Welsh Government is working on a new Digital Strategy for Wales. Anna Nicholl, WCVA Director of Strategy and Sector Development, tells us why it’s so important for the voluntary sector to be at the heart of it.
The pandemic has quickened the pace of a move towards digital services that was already well under way. Over the last year, people have found that their meetings with health professionals, tutors, counsellors, social clubs and more have become online affairs. After the pandemic is finally over, face to face services may well become more available once again – this will be absolutely necessary for some people – but digital services will still be more than commonplace.
It’s amid this context that Welsh Government are preparing their new Digital Strategy for Wales. In it, they outline six key ‘missions’ for the strategy to undertake – these look at digital services, the digital economy, digital skills, digital inclusion, digital connectivity and data and collaboration. (As part of this, they performed an engagement exercise, and you can read our response here.)
A key statement in the draft strategy is ‘digital is not just about computers – it’s about people’. We wholeheartedly agree with this, so it’s a shame that the voluntary sector –embedded in our communities across Wales – is largely overlooked throughout.
The ‘people focus’ of the strategy means that it is essential for the voluntary sector to be at the heart of the final document. The sector is all about people, social justice and improving all aspects of wellbeing, so the lack of reference to it is a concerning gap in thinking. The sector touches the lives of all of us – from nurseries to hospices, arts groups and sports clubs and social movements that have shaped our rights, our cultures and our environment.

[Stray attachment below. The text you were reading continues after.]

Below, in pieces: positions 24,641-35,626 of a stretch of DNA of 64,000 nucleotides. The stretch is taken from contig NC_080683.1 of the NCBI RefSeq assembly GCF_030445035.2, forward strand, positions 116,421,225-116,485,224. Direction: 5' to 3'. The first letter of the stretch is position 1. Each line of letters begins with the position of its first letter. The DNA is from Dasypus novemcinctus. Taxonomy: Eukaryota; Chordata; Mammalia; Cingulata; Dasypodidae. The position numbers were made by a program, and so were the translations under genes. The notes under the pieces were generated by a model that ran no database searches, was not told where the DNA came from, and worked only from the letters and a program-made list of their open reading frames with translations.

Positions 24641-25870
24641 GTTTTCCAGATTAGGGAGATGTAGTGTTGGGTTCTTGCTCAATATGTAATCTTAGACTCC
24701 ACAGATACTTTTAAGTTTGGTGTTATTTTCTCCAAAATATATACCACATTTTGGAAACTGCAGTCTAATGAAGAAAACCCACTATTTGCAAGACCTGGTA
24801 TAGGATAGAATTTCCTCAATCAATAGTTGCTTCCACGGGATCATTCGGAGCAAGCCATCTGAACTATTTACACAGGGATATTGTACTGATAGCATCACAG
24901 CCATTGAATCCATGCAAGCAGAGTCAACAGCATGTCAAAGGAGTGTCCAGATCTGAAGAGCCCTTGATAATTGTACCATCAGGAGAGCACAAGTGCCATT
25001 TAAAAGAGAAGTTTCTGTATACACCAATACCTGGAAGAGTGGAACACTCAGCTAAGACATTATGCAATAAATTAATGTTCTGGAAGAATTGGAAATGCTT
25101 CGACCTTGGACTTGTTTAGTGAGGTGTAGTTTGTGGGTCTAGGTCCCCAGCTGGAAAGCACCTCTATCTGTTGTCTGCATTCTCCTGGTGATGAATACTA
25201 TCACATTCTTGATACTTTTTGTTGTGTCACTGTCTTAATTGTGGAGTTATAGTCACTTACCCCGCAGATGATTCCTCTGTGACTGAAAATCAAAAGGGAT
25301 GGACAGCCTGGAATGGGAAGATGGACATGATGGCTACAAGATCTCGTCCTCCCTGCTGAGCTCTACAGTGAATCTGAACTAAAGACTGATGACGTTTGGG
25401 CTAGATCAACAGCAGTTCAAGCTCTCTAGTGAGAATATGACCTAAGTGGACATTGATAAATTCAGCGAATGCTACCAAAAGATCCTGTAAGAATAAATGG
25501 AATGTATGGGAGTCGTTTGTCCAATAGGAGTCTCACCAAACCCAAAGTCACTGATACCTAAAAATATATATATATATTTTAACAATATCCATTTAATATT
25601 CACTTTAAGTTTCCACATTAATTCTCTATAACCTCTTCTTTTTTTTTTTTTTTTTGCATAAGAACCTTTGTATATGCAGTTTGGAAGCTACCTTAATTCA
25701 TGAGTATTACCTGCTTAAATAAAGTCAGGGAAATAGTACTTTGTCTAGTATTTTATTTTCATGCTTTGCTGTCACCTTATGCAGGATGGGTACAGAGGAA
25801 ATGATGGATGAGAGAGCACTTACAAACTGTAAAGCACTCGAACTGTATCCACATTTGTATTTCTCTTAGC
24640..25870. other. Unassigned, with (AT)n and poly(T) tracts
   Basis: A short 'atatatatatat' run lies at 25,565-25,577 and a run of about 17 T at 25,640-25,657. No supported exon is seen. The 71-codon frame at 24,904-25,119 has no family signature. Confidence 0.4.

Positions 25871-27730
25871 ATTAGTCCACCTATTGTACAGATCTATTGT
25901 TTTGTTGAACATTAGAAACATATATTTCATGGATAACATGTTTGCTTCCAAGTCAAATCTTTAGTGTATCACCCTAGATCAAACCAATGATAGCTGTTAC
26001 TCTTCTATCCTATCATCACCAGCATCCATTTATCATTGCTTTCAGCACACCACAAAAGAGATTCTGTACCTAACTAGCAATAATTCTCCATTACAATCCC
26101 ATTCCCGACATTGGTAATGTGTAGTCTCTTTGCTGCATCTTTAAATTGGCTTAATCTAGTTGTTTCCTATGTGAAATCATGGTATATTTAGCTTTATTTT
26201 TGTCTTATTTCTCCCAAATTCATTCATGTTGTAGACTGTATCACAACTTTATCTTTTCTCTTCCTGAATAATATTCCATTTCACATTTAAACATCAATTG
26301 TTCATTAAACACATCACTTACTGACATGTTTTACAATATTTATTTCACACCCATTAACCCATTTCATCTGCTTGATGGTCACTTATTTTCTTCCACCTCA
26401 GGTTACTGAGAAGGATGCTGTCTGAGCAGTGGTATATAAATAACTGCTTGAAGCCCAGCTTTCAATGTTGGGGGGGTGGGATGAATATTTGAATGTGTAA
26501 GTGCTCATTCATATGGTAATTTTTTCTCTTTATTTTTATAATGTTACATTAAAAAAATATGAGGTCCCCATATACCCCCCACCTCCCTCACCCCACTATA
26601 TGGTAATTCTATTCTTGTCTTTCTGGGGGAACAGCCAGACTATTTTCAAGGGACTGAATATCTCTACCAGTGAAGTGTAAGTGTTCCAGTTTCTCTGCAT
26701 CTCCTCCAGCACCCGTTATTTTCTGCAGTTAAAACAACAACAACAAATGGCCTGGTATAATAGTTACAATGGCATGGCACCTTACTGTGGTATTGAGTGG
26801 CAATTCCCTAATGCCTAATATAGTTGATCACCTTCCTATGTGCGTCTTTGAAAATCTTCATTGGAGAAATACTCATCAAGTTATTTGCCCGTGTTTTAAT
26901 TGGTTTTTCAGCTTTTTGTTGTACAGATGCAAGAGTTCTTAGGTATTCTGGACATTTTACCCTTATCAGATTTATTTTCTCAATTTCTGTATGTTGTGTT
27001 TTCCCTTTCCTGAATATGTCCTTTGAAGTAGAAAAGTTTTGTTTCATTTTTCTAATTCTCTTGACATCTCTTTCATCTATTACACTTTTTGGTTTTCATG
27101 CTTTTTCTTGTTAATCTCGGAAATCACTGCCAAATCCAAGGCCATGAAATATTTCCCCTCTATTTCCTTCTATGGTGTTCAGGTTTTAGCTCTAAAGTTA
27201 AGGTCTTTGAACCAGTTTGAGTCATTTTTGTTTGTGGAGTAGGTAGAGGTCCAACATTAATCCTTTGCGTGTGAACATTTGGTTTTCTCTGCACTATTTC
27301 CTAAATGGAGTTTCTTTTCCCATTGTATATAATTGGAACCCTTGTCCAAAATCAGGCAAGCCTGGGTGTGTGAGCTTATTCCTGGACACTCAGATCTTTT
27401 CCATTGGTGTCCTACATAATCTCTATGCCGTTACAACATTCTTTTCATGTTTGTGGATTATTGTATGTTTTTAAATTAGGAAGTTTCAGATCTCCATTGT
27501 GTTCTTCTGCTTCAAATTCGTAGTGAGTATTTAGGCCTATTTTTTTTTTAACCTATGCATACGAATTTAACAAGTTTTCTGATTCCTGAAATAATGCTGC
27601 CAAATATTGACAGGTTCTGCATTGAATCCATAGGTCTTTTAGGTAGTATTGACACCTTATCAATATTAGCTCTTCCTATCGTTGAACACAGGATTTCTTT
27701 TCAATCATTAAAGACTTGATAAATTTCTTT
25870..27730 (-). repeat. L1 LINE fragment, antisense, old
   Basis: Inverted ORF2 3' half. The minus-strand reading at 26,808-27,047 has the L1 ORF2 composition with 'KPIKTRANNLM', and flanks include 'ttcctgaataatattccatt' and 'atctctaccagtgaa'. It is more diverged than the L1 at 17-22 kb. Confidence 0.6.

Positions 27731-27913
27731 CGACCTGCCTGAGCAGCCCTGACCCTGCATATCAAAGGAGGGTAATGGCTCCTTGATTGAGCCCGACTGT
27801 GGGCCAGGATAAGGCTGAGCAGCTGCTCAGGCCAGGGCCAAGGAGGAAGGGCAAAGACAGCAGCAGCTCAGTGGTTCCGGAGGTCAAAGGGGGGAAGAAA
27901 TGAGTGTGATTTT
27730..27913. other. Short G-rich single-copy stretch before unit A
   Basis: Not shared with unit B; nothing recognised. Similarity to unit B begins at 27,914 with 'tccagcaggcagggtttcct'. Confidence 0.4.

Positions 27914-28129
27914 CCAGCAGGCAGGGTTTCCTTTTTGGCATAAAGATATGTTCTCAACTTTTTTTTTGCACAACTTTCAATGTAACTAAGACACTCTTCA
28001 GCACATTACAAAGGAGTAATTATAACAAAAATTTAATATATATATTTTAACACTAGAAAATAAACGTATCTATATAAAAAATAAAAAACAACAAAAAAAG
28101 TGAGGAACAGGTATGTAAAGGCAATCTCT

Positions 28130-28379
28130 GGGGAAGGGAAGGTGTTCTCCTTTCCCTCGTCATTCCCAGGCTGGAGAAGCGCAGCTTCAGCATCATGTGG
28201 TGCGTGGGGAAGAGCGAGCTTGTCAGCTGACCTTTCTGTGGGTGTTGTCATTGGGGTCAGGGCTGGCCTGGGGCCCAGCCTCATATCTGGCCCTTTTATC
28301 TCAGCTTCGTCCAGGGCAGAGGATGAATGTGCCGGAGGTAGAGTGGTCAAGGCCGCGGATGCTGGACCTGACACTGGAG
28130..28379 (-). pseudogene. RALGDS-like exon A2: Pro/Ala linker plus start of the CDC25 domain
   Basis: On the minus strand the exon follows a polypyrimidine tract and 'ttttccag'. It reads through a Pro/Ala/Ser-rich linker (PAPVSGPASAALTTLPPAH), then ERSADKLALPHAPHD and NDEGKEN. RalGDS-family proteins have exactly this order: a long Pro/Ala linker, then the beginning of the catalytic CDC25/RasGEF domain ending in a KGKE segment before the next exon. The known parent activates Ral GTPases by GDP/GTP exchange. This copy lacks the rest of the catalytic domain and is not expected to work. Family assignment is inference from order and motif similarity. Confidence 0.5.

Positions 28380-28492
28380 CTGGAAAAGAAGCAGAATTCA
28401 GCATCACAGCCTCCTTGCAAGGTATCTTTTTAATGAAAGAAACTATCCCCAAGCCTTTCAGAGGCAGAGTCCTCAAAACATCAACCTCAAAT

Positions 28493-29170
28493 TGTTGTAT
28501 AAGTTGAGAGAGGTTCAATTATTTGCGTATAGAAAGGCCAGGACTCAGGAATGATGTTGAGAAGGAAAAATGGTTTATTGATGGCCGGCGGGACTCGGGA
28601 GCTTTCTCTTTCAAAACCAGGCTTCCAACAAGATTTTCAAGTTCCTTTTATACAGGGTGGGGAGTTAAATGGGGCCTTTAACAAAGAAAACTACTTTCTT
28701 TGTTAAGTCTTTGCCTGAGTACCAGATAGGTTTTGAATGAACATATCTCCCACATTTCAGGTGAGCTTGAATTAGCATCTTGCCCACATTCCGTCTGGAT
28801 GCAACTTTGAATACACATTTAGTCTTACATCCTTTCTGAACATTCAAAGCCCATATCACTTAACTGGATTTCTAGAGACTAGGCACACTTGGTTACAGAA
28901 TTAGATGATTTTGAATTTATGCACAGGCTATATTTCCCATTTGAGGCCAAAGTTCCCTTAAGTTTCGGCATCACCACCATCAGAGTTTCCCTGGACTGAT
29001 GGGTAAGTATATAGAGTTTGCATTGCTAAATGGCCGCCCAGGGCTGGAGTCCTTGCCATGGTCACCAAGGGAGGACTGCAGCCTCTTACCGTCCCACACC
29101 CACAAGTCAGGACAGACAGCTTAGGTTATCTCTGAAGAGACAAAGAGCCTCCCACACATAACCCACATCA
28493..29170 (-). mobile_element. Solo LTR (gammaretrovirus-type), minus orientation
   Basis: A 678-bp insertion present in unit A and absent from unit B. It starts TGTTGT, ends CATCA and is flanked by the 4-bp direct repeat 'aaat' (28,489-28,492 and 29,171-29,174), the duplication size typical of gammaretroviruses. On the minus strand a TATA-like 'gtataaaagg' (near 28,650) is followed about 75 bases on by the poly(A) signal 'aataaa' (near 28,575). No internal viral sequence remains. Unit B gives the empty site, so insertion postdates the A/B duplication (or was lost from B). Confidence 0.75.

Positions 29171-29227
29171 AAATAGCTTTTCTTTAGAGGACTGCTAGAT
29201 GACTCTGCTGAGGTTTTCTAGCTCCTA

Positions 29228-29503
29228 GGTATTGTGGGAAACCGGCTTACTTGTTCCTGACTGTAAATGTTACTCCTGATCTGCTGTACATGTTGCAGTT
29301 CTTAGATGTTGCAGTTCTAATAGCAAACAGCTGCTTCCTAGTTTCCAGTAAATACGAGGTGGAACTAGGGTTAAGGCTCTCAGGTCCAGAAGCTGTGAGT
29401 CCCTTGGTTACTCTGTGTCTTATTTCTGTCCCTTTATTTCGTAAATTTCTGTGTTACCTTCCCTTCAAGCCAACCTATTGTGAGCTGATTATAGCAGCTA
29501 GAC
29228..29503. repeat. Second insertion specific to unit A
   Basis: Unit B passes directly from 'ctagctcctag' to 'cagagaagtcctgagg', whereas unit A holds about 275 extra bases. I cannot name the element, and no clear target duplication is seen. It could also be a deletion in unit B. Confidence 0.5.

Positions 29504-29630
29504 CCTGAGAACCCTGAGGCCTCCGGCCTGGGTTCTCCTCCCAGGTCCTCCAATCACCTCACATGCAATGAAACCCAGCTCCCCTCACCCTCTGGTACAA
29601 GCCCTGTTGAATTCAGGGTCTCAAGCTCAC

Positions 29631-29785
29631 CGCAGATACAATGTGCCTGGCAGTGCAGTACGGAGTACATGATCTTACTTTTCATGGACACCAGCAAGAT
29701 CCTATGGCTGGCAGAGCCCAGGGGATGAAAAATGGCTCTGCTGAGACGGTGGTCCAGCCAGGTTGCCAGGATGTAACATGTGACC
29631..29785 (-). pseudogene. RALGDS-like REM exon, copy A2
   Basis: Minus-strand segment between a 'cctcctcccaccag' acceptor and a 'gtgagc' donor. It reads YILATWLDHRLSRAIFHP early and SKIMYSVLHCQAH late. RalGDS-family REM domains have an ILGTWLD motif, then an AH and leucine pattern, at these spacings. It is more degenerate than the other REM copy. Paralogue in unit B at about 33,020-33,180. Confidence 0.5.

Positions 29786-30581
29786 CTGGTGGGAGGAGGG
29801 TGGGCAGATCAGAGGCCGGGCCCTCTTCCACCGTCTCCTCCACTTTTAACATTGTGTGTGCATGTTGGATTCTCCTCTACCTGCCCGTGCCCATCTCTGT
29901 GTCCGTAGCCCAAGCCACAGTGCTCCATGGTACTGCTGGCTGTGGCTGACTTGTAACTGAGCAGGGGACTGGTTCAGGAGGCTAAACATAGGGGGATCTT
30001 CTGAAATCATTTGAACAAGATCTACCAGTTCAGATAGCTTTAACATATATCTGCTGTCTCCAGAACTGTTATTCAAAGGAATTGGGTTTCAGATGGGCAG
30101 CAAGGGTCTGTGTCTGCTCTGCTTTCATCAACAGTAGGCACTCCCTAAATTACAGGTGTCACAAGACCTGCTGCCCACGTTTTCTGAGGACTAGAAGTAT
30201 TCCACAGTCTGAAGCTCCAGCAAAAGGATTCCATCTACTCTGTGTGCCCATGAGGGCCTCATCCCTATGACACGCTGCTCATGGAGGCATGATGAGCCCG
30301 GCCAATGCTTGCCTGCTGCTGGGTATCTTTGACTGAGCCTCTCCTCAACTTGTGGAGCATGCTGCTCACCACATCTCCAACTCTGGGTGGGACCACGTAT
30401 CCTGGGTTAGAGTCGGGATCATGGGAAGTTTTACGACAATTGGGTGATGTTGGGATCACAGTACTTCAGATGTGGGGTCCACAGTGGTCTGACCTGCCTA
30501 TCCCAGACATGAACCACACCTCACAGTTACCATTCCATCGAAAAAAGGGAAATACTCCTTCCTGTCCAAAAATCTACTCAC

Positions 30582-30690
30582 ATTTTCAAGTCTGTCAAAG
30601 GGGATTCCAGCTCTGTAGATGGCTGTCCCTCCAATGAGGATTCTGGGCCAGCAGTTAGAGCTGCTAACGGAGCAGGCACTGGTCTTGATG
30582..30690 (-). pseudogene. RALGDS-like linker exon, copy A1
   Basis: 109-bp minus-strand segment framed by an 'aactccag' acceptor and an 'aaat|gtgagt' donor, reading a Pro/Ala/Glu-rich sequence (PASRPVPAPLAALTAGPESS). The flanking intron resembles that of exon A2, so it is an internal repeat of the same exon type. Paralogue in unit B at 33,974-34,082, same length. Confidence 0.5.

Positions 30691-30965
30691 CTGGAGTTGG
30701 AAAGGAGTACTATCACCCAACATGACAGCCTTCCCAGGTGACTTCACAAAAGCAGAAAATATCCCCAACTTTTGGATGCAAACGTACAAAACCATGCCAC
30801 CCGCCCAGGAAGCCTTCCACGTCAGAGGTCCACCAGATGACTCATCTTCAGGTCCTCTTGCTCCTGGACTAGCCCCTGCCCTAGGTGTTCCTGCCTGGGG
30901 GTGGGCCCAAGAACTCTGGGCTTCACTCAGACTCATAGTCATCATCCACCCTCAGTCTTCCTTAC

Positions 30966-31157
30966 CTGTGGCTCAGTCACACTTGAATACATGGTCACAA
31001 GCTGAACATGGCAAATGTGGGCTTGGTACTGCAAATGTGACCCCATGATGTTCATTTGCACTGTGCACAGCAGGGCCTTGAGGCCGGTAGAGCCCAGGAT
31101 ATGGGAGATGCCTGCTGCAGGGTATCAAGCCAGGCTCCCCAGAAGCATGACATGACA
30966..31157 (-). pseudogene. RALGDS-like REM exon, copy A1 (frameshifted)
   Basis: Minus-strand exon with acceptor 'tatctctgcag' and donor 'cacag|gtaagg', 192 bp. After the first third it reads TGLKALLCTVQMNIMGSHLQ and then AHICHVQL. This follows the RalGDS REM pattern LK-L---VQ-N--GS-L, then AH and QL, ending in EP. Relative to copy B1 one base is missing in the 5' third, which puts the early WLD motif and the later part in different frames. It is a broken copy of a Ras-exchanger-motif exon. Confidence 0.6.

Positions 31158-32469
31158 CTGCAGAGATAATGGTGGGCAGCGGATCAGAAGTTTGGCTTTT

Much of it is characterized by agility and innovation. It is a space where people come together voluntarily to make a difference on the issues they care about. Those people are often driven by finding solutions to pressing issues, creating forerunners for what later become core public services.
The sector is also an important part of our economy. Voluntary organisations employ some 100,000 people in Wales, with 28% of people giving time towards volunteering each year. Charitable income in Wales is over £1.2bn, and this excludes big chunks of the voluntary sector such as Housing Associations. The equivalent value of volunteer time is higher again, estimated at over 3% of Wales’ GDP.
This is why the new digital strategy must tap into the reservoir of skills, knowledge and experience that the voluntary sector can offer, or risk losing a huge source of value and innovation. If government works with voluntary organisations on digital approaches – well-designed, secure and based on user needs – it has huge potential to create and enhance wellbeing.
If the strategy doesn’t connect to the voluntary sector, however, it will miss key parts of our economy and services, hampering its ambitions from the start.
To ensure our sector is at the heart of the digital revolution, there will need to be investment to provide leadership, to engage with people and to support practical solutions. There are plenty of voluntary organisations who are eager to work with government and each other to achieve this. That includes infrastructure bodies like WCVA and Wales Co-operative Centre, specialist organisations like Promo Cymru and also the thousands of voluntary organisations grappling with digital in their day-to-day work in communities across Wales. The social tech movement too, already alive in Wales, is there for the voluntary sector to use as a resource.
The recent White Paper on strengthening social partnership outlined a vision of a Welsh economy in which ‘everyone can thrive and no-one is left behind’. In a world in which digital services form a large part of social and economic life, it’s vital that no-one is left behind digitally.
The voluntary sector must be an integral part of the new digital strategy.